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Stadium Of Light, Sunderland, England, UK
The Stadium of Light is an all-seater football stadium in Sunderland, England and the eighth and current home to Sunderland A.F.C. With space for 49,000 spectators, the Stadium of Light is the ninth largest stadium in England. The stadium primarily hosts Sunderland A.F.C. home matches. The stadium was named by chairman Bob Murray to reflect the coal mining heritage of the North East and the former Monkwearmouth Colliery site on which it stands. A Davy lamp monument stands at the entrance to reflect the coal mining industry that brought prosperity to the town. As well as hosting Sunderland games, the stadium has hosted three matches for the England national football team, as well as one England under-20 football team match. With an original capacity of 42,000, it was expanded in 2000 to seat 49,000. Its simple design is apparently to allow for redevelopments up to a capacity of 63,000. The attendance record at the Stadium of Light is 48,353 set on 13 April 2002, when Sunderland played Liverpool with the visitors running out 1–0 winners.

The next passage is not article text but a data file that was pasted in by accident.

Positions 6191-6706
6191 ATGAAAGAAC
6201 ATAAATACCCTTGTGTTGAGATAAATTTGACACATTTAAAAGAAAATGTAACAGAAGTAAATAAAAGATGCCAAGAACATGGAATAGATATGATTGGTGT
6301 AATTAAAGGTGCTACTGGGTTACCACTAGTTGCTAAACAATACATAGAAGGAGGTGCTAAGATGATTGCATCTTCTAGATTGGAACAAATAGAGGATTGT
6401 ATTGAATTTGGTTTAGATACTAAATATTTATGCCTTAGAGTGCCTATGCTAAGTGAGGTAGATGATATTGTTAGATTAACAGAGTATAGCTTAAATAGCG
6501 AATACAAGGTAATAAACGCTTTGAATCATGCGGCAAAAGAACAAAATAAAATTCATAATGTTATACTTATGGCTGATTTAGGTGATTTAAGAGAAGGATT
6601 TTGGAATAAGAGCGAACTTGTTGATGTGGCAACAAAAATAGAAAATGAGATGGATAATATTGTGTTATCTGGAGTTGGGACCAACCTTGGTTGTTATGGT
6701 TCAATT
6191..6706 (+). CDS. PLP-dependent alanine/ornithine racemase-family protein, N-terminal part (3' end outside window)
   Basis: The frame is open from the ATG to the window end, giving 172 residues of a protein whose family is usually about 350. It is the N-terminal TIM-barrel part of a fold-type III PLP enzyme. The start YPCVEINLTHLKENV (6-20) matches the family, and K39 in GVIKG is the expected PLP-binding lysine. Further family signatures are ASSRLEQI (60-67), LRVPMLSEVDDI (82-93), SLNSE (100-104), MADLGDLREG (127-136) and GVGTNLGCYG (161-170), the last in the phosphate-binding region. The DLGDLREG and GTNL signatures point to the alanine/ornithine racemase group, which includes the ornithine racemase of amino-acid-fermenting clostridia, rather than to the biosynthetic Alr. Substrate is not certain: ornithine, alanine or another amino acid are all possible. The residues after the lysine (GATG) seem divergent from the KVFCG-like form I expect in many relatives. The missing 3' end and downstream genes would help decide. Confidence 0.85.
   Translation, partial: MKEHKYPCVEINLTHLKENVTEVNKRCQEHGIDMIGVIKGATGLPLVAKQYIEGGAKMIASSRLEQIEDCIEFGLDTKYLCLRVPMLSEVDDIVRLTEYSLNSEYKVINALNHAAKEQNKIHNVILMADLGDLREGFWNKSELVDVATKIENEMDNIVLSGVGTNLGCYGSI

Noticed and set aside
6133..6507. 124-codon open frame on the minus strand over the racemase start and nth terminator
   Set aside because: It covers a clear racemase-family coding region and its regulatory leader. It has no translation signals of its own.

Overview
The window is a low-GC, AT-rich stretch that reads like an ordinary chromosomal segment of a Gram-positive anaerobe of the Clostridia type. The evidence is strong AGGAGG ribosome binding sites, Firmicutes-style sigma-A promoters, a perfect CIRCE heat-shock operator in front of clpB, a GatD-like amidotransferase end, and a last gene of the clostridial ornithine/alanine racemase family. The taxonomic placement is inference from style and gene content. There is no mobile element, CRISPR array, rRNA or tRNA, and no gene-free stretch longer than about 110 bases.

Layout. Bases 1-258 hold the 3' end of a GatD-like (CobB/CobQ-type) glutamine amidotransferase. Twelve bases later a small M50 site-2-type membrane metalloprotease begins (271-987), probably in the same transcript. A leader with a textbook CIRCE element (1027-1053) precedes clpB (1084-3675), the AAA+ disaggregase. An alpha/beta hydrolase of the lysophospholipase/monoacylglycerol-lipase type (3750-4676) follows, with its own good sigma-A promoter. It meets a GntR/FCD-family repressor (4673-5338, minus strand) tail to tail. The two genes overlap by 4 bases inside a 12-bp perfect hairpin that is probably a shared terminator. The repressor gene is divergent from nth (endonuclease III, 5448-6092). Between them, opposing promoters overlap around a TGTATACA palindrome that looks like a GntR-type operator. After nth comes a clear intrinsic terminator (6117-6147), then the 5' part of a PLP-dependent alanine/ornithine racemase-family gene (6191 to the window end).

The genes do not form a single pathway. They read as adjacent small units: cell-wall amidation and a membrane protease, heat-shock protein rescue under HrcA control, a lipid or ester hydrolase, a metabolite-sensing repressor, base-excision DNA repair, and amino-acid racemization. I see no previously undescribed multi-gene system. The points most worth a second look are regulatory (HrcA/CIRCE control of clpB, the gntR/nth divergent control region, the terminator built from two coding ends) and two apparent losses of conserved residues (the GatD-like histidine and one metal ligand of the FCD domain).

Along with hosting football matches, the stadium has played host to performers such as Beyonce, Rihanna, Oasis, Take That, Kings of Leon, Coldplay, Spice Girls and Elton John. The ground also holds conference and banqueting suites, the Black Cats Bar, and a club shop selling Sunderland merchandise. Following the release of the Taylor Report in January 1990, Sunderland was obliged to make plans to turn their Roker Park home into an all-seater stadium. Roker Park was a ground that mainly consisted of standing terraces, and if converted into all-seater it would have held far fewer spectators than before. Enclosed by residential streets on all sides, expansion was practically impossible.
Planning and construction
Following the release of the Taylor Report in January 1990, Sunderland was obliged to make plans to turn their Roker Park home into an all-seater stadium. Roker Park was a ground that mainly consisted of standing terraces, and if converted into all-seater it would have held far fewer spectators than before. Enclosed by residential streets on all sides, expansion was practically impossible. So, by 1991, Sunderland chairman Bob Murray had started to scour the local area for possible sites to build a new all-seater stadium.